These are places where the population lives exceptionally long healthy lives. In 2004, National Geographic put together a team to explore which parts of the world had genuinely long-lived people. Some places turned out to be fake (old people were exaggerating their age). But eventually, through rigorous examination of official birth and death records they established that just five areas had genuinely long-lived people.
These areas were the island of Sardinia in Italy, the island of Icaria in Greece, the island of Okinawa which is at the bottom of the Japanese archipelago, Loma Linda in California, and the north-west part of Costa Rica, including the Nicoya peninsula.
What then followed was an attempt to discover why people in these areas lived so long. Blood and DNA tests were taken, life-styles were examined, the diet was explored in detail. Gradually a picture started to emerge about what made people in these communities so healthy.
Secrets of the Blue Zones
Only two of the zones may possibly have DNA advantages - Sardinia and Costa Rica. However the people in Loma Linda, California were not gentically homogenous, instead they were all Seventh-Day Adventists.
A feature of the Adventist lifestyle is they observe a genuine "day of rest". They literally do no work on the seventh day. The don't use Saturday to catch up on the shopping, cleaning and so on. The fit all that in the rest of the week. On the seventh day they literally rest and enjoy themselves. Have picnics, catch up with friends and family, sleep, lay on the grass watching the clouds. No work, no rushing around, no checking emails or going online.
It turned out that the people in Okinawa also took it easy - no rushing, lots of time spent with friends and family, a relaxed approach to time. Same story on Icaria in Greece, the island lifestyle was protecting them.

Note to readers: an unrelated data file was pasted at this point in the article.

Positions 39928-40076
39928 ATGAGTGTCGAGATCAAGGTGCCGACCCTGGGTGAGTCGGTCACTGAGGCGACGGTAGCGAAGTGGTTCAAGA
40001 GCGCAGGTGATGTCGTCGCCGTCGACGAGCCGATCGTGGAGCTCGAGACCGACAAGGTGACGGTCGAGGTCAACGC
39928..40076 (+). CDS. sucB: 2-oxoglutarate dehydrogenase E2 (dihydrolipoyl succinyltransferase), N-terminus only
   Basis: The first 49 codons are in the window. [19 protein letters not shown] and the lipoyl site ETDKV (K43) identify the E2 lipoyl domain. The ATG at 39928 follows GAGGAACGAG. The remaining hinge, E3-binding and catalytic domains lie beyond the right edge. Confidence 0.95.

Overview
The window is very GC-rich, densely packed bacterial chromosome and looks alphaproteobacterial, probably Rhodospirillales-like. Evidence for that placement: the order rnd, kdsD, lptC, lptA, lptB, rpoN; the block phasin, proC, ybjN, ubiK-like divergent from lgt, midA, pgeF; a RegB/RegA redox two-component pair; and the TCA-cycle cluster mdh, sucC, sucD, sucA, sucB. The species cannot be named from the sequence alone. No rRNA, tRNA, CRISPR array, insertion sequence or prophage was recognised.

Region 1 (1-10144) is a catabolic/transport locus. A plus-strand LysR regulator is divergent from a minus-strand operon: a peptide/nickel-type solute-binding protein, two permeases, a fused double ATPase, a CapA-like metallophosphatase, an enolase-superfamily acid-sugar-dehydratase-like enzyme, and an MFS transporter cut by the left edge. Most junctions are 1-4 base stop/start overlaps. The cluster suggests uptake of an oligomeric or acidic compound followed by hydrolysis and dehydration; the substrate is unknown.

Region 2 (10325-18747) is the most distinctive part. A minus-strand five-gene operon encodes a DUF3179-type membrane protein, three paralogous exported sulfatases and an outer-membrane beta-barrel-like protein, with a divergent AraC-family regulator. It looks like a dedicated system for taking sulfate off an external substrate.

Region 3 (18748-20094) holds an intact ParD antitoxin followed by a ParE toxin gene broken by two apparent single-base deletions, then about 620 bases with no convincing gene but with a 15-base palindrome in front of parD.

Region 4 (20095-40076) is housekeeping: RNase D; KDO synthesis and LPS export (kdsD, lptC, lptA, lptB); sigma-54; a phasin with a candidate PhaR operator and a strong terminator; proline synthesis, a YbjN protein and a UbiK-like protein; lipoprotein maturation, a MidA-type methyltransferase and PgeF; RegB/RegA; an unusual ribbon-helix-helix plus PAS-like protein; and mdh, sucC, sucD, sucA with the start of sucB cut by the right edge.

The other thing all the zones had in common was moderate exercize. The Sardinians, Costa Ricans and Okinawans walked every day - nothing that would stress joints or provide muscle strain. Just gentle movement. And gardening.
The other thing was, none of them overate. They tended to shun processed food and ate what they grew in their gardens. Blue zone people seem to eat everything, but always in moderation. None were fat. The following venn-diagram shows what some of the zones have in common:
Most people know that the Mediterrean Diet is healthy, with it's fruit, nuts, red wine and olive oil, and that accounts for the health of the Sardinians and the Icarians in Greece. But Loma Linda and Okinawa also prove that getting rest is incredibly important, and that it is more important to rest on a weekly basis than it is to rush around like mad all year and think you can fix things in a two-week holiday.
When you think about the modern lifestyle and how it keeps you chained to technology, so you have to answer the phone, check your email outside work hours, or get sucked into angry debates online, or have yourself whipped up by click-baity articles designed to raise your blood pressure, it is no wonder that people are ill.
So far, I have been trying to get a varied diet and do moderate exercize, but still haven't been able to make myself step away from the keyboard and phone for a whole day. Am going to attempt it this weekend - a day simply reading a book or chatting with family and no internet, no work, no checking the news, no television. Not sure if I can do it, I think I am addicted to being "connected", but am also conscious that it is not doing me any good, so it's worth making the effort to let the world go for a day.
If you want to find out more about the Blue Zones, the following articles should point you in the right direction: